Scholar links poverty and optimism

By EMILY MCDONALD | September 28, 2017

Carol Graham, a professor at the University of Maryland College Park School of Public Health, discussed her book Happiness for All?: Unequal Hopes and Lives in the Pursuit of the American Dream at Barnes & Noble on Thursday, Sept. 21.

Graham is a fellow at the Brookings Institution, an organization based in Washington, D.C. that brings together experts on public policy issues to conduct research and make policy recommendations.

In Happiness for All? she addresses the income gap in the U.S. and other developed countries, stating that the working class is often frustrated by federal economic policies.

Through her studies on the income gap, she also touches on other topics, including racial divides, education and mass incarceration. In her book, she theorizes that increases in this gap have led to a rising difference between the beliefs and aspirations of high and low-income earners, which she terms the “optimism gap.”

According to Graham, she was drawn to these subjects because they are not widely explored in contemporary economics.

“I’m kind of a crazy outlier in the world of economics,” she said. “I’ve been working on well-being and happiness since 2000... I’ve done a ton of work on poverty around the world, but this is really my first big project on the U.S.”

Graham said that once she began researching for her book, her findings surprised her. For example, she discovered that people in developing countries like Peru were typically more optimistic about their futures than those in the U.S.

Though she began her research thinking that her work would center on inequality and the cost of poverty in the U.S., her discoveries altered the book’s focus.

“I ended up finding a story of not just inequality but of desperation among certain cohorts, premature mortality, very large differences across race and very large differences across place,” she said.

In addition to analyzing the levels of optimism and well-being among Americans, her work explores the limited accessibility of the American Dream.

She explained that low levels of optimism and well-being in the U.S. can be traced back to both traditional American ideals and high levels of inequality.

“In the U.S., there’s something about what I call the high cost of being poor in the land of the dream that’s different,” she said.

According to Graham, 62 percent of Americans think that their children will have a lower quality of life than they actually do. She compared this to South American countries such as Chile, citing that only 13 percent of Chileans share that belief.

Graham explained the potential risks of a society with overwhelmingly low levels of optimism.

“People who believe in their future are much more likely to invest in it, invest in their health, invest in their education, invest in their children’s health and education, and people who don’t have hope for the future are much less likely to. So you see a perpetuation of inequality,” she said.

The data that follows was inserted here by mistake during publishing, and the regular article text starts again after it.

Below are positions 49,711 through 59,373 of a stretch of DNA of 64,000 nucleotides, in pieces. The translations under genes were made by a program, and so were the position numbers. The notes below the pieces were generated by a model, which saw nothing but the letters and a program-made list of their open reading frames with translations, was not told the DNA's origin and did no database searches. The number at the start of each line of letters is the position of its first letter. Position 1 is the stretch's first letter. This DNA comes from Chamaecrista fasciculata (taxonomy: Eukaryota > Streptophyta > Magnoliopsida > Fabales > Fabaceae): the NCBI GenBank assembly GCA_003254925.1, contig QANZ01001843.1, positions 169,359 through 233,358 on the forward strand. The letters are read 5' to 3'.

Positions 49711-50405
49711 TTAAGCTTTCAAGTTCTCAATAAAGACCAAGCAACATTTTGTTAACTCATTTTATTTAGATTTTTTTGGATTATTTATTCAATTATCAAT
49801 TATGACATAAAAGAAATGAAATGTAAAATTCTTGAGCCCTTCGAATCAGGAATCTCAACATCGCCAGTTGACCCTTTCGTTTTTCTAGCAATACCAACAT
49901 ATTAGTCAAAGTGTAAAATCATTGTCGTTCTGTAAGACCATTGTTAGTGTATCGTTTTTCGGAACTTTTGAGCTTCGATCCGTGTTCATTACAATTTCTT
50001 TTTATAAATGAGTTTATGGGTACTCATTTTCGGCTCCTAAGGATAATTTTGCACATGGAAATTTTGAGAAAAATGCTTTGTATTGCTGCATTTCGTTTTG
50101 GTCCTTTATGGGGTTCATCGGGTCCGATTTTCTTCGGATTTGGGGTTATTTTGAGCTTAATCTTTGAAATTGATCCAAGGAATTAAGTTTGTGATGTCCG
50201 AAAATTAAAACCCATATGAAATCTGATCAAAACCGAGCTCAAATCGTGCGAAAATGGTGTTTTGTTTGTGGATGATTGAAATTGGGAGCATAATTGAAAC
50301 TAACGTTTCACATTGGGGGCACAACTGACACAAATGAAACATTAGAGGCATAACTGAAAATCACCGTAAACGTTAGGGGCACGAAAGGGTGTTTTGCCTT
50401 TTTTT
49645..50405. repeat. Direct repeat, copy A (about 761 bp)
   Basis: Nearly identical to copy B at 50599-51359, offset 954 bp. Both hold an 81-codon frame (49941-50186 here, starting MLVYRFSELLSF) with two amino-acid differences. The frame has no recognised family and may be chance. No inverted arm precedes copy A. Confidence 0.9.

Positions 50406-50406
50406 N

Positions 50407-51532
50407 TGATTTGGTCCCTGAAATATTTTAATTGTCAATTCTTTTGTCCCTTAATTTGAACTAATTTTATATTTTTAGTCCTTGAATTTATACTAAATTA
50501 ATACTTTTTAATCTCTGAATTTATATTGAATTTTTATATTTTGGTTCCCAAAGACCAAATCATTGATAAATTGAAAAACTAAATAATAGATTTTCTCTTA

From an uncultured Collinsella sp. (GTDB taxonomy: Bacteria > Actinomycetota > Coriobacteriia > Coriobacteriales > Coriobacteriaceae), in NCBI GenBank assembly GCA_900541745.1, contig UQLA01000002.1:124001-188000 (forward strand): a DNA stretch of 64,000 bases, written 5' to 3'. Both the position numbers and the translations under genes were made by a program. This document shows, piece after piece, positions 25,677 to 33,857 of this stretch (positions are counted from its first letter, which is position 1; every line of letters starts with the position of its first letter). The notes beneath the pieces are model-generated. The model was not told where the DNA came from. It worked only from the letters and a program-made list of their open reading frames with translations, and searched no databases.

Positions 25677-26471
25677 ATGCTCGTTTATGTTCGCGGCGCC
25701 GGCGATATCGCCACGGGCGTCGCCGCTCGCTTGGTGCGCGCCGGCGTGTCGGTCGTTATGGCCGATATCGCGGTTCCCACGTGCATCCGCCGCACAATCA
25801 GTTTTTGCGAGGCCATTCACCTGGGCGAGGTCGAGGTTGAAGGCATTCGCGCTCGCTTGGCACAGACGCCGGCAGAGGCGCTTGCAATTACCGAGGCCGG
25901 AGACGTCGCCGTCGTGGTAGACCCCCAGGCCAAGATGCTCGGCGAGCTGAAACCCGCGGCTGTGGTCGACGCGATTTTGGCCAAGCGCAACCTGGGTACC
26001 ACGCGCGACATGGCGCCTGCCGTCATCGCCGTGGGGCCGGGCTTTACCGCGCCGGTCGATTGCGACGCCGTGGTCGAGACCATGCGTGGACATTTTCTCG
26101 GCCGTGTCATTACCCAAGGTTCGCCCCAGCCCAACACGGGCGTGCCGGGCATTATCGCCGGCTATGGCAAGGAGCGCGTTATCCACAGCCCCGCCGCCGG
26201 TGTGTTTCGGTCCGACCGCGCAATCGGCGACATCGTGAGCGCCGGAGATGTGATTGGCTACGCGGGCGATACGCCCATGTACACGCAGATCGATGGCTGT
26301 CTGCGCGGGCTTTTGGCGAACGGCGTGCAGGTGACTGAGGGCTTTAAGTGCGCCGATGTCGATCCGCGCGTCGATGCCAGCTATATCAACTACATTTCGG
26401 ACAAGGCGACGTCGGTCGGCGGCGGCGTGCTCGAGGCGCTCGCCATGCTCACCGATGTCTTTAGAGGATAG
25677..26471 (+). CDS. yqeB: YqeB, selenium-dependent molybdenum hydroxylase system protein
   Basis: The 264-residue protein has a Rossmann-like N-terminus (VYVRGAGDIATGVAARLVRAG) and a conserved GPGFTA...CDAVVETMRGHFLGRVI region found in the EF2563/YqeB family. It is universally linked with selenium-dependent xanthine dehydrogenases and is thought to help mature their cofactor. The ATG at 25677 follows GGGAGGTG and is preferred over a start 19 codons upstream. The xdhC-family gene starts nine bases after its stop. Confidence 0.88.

She also remarked that this crisis is unique to the U.S. and does not happen to the same extent in other parts of the world.

“There are remarkably consistent patterns in the determination of well-being, life satisfaction and happiness around the world,” Graham said. “The U.S. has some unique causes. One is just our exceptionally high rates of inequality and our very limited safety nets, including health insurance. And our social safety nets tend to stigmatize the poor... It’s not an easy country to fall behind in.”

Graham linked her studies to the 2016 U.S. presidential elections, which she described as a demonstration of frustration, hopelessness and anger across the country.

According to Graham, the U.S. is the only wealthy country where mortality rates are rising.

“What’s even more stark is that the increase in mortality is being driven by preventable deaths in middle-aged uneducated whites,” she said. “Mortality rates for blacks and Hispanics are continuing to move more gradually up. Their level is still a little lower than whites, but they’re going up.”

She blamed societal problems on low levels of hope and happiness, saying that the absence of optimism and life satisfaction led to “terrifying” results.

“We’re looking at a social crisis of proportions we don’t understand, because a lot of people have lost hope,” Graham said. “At the same time, we’re observing and can learn from populations that have traditionally been deprived and have maintained hope and resilience, and that’s an important lesson, and we have to understand how to get that back.”

Baltimore resident Laura Farner went to the book talk because she heard Graham’s recent interview on NPR. She felt that the information in Graham’s book could foster necessary social change.

“That would be my hope, that we would look at that information and go ‘Hey, what are we doing wrong here, and what could we change?’”

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